Ok , I am going back quite a bit here so bear with me.

I got turned on to Pyro by Gordon Hutchings early 90's, at that time I had a small shop in Toronto printing for commercial photographers , before photoshop so there was big budgets and lots of film, I was using a lot of graded paper at the time and experimenting with split printing.

I do not believe everything I read or hear, so when people were boasting of the benifits of pyro I was curious.

so I did a lot of testing, and I mean a lot, included were some pretty good fine art photographers who were working only in BW.
We secured tons of films and did basically the one light source or high lighting range situation with different films and developers, we underexposed, normal exposed, overexposed with different times , under normal and push.
Then we made prints to 20 x24 to look at the results.

I followed Gordon Hutchings notes to a tee, and included this new to me developer into the mix.

In every case where strong lighting conditions were the source, myself and each photographer picked the pyro negs.. that were overexposed and drop developed as per Hutchings notes.
In every case the highlights were better defined and so too were the shadows.
This was with graded paper and all efforts were made to match the overall print.

Later came split printing which is not part of this thread, but it too opened more doors.

I think that each and everyone watching this thread should do this test, and see what their eyes are telling them, Pyro or Pyrocat vs Xtol or D76- same scene and pump up the lighting contrast.
Put the negatives and make prints, try to match and see which one works for you.

Michael I only can say that in every situation where there is strong lighting I recommend a staining/tannin/hardening developer with overexposure and under dev.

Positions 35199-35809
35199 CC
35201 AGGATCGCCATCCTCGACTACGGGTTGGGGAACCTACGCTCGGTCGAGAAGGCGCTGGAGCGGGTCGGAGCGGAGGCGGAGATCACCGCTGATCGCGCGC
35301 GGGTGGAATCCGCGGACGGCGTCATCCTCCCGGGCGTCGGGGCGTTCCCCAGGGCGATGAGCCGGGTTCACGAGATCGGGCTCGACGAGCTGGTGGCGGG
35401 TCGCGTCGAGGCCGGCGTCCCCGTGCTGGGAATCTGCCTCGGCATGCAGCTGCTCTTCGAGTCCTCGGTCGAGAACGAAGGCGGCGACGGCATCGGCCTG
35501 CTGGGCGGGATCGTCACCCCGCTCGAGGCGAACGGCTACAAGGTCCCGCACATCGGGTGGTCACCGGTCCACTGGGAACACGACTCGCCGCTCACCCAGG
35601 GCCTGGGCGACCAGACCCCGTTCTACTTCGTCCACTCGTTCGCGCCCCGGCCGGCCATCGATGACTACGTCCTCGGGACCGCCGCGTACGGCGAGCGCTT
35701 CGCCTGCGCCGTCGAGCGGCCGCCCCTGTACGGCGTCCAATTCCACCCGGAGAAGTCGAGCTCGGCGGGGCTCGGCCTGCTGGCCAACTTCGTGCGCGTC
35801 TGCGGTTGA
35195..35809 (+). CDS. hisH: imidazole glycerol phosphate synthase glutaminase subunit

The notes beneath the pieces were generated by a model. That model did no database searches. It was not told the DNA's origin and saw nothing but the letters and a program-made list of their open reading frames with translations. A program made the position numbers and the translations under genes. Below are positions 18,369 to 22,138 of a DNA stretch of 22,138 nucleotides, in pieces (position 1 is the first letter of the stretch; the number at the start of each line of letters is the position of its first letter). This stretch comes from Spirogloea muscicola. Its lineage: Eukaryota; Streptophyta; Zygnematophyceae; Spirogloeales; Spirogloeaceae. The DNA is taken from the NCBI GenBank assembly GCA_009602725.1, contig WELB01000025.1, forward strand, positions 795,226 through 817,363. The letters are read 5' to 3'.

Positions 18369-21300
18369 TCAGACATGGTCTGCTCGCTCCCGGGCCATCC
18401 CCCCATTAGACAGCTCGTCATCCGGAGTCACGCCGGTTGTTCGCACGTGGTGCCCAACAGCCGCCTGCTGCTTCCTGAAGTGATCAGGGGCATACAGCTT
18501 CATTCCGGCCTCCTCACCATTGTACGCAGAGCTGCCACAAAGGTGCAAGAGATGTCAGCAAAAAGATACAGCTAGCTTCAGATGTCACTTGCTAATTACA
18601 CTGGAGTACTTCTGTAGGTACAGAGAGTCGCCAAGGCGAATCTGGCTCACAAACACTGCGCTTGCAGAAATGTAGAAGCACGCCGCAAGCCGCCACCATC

I am printing a show right now , 8x10 tri x in Pyro, indoor with window light only no flash and extreme long exposures to get the image.
I am absolutely certain that if we used D76 , the prints would not have the range that I am pulling out of them.
When you are at the extremes and trying to make a full tone print, there is a point of no return, blacks block up , highlights bloom and flare and go soft no matter how hard you try to burn in.

Remember the days of 7 to 8 stop burn ins on graded paper to bring in detail?
People resorting to hot water and finger development, muddy highlights.
Highlights not coming in no matter wtf you did.

When I brought Pyro into our workflow and split printing on VC paper those days are gone.
Probably dosen't answer you well but I am believing my eyes , rather than scientific proof or what is written, remember I did not immediately believe what Hutchings had to say.
Fred Picker wrote a lot about printing, I have all his notes, and books, his best advice was to test for yourself and see the results.

Quote Originally Posted by Michael R 1974 View Post
No no. I mean silver does not migrate. That's only one effect. There are still other things that enhance accutance and value discrimination in the tanned negative, like less halation and irradiation, and a lower probability of infectious development. I'm just suggesting people not go nuts thinking a stained negative will show massively different highlights than a well exposed/processed negative using a non-staining developer. I'd also add if exposure is heavy with Pyro/Cat, which several people on this thread have said they prefer, the enhancements pretty much go out the window. Sandy King has written alot about this stuff in other forums etc. For what it's worth I've done alot of my own experiments.

I'm curious though about your flared-out D76 comment. Why does it have to be so? I agree there can be *slightly* more "bloom" around such objects with a sulfite developer than a staining developer, but the value differences and detail can be just as good, albeit harder to print in some cases. Can you explain?